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Borders as boundaries to fiscal policy interactions? An empirical analysis of politicians' opinions on rivals in the competition for firms

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  • Geys, Benny
  • Osterloh, Steffen

Abstract

Studies of spatial policy interdependence in (local) public policies usually concentrate on the relations between jurisdictions within a single analysed region, and disregard possible extra-regional effects. However, the theoretical spatial statistics literature shows that biased estimates might emerge if spatial interactions extend beyond the boundaries of the available data (i.e., the boundary value problem). This paper empirically assesses the practical relevance of this concern by studying German local politicians' assessments of their jurisdictions' main competitors in the struggle to attract firms. We find that location near a border significantly undermines politicians' perception that the fiercest competitive pressure derives from jurisdictions within their own state. This effect sets in about 20km (10.2km) from a national (international) border. These results indicate that nearest municipalities perceive each other as competitors regardless of the state or country where they are located, which has important implications for estimating spatial dependence models. --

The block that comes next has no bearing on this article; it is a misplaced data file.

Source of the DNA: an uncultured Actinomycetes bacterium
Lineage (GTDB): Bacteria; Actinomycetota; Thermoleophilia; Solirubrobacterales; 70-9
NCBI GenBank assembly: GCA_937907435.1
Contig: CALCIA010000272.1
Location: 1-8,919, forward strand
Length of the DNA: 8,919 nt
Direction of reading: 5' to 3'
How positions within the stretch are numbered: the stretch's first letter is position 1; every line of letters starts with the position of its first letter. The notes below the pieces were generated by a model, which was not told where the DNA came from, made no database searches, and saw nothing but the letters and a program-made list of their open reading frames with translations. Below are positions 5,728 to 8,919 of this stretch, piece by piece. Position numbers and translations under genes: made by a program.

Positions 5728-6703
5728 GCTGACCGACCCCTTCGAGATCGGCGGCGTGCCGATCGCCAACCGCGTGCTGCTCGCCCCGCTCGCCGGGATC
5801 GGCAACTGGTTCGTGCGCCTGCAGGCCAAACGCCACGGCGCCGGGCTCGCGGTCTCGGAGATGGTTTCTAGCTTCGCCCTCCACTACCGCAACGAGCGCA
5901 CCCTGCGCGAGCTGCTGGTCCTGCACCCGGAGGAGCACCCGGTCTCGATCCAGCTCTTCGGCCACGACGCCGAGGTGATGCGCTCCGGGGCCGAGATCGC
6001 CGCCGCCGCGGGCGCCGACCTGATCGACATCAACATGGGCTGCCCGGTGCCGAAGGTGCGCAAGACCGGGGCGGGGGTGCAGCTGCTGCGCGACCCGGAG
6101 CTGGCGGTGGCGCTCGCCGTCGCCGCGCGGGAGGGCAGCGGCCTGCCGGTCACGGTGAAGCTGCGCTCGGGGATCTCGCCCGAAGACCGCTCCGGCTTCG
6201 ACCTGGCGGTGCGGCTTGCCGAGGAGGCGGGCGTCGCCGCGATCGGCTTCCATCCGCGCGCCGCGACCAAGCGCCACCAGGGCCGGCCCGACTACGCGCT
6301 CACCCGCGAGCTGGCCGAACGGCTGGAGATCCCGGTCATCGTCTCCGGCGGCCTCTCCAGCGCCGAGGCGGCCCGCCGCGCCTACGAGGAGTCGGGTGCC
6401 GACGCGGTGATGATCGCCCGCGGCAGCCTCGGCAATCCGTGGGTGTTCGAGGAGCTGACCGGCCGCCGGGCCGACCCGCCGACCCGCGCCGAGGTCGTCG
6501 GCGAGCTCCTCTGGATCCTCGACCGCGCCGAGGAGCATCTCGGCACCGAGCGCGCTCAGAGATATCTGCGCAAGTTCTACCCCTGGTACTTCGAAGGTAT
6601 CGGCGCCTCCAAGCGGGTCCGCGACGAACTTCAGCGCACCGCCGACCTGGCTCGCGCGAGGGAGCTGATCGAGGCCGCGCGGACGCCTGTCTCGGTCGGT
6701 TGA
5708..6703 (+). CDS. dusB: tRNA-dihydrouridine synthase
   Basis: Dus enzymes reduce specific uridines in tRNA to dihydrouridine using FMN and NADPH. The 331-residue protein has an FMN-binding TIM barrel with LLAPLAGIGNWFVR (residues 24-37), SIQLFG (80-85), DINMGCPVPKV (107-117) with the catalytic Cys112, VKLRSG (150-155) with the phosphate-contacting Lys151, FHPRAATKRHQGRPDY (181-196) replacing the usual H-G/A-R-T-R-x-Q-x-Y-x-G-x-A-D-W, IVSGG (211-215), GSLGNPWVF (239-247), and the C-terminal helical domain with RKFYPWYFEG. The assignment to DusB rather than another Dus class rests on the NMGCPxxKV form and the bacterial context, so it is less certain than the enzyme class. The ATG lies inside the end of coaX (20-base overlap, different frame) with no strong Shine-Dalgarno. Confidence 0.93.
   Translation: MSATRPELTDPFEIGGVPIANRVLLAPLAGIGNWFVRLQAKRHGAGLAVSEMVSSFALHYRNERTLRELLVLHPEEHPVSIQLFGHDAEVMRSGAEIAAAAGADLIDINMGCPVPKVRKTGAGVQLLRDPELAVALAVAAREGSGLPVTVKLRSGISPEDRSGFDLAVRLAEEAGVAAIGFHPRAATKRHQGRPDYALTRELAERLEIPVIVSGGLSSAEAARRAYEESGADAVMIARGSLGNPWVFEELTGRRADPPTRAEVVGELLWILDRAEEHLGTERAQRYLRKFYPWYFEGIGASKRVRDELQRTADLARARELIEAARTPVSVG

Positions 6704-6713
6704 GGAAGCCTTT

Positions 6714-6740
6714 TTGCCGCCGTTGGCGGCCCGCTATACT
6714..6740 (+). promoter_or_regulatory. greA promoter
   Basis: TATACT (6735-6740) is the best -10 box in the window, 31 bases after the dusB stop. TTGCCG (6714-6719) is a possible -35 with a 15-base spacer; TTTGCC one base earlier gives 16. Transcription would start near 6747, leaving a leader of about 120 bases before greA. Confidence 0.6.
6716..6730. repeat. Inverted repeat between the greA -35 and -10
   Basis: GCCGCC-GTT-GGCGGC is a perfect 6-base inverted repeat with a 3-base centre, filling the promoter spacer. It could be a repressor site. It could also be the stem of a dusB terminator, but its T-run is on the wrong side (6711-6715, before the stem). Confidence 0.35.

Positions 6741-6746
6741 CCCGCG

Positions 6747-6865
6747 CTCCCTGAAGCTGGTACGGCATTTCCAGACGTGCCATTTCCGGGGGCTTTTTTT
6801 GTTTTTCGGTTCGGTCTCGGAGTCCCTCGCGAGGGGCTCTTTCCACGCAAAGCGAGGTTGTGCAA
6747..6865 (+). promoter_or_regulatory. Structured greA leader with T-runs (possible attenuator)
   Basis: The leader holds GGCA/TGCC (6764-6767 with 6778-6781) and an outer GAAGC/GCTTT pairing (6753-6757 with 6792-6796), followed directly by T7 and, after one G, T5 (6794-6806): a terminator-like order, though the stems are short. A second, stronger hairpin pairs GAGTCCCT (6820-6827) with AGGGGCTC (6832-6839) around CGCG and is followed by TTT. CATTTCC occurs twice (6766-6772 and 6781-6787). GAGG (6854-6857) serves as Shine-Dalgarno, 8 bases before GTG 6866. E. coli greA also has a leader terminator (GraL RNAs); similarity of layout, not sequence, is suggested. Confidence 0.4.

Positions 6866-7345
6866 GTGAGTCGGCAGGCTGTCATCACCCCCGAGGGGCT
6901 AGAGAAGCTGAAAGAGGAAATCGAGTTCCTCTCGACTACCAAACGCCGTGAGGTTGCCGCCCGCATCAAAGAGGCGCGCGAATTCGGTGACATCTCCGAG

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Bibliographic Info

Paper provided by Social Science Research Center Berlin (WZB) in its series Discussion Papers, Research Professorship & Project "The Future of Fiscal Federalism" with number SP II 2012-113.

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Date of creation: 2012
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Handle: RePEc:zbw:wzbfff:spii2012113

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Keywords: government interaction; boundary value problem; border effects; policy interdependence;

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References

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Cited by:
  1. Janeba, Eckhard & Osterloh, Steffen, 2013. "Tax and the city: A theory of local tax competition and evidence for Germany," ZEW Discussion Papers 12-005 [rev.], ZEW - Zentrum für Europäische Wirtschaftsforschung / Center for European Economic Research.
  2. Yongzheng Liu & Jorge Martinez-Vazquez, 2014. "Inter-Jurisdictional Tax Competition In China," International Center for Public Policy Working Paper Series, at AYSPS, GSU, International Center for Public Policy, Andrew Young School of Policy Studies, Georgia State University paper1403, International Center for Public Policy, Andrew Young School of Policy Studies, Georgia State University.

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